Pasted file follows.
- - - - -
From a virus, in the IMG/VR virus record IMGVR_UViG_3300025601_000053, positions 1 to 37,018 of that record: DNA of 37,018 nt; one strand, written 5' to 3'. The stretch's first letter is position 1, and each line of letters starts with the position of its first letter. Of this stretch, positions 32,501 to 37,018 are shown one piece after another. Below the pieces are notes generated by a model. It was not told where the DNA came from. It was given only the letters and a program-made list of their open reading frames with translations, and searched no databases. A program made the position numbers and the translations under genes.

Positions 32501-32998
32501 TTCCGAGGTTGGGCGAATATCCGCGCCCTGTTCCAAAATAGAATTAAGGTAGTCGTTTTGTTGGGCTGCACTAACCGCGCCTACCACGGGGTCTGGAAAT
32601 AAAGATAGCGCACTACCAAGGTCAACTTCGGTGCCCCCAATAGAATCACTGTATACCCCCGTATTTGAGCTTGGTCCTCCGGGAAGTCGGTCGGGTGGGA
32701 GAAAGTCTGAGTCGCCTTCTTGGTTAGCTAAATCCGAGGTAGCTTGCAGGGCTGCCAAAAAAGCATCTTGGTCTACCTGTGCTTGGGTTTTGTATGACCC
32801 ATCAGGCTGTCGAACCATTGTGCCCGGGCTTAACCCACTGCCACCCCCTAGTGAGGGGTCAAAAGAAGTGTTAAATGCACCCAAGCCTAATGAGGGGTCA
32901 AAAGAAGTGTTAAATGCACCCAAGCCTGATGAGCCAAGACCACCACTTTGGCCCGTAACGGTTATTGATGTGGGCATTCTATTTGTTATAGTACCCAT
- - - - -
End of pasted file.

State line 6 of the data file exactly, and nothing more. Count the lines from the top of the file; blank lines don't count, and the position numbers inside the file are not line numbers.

32801 ATCAGGCTGTCGAACCATTGTGCCCGGGCTTAACCCACTGCCACCCCCTAGTGAGGGGTCAAAAGAAGTGTTAAATGCACCCAAGCCTAATGAGGGGTCA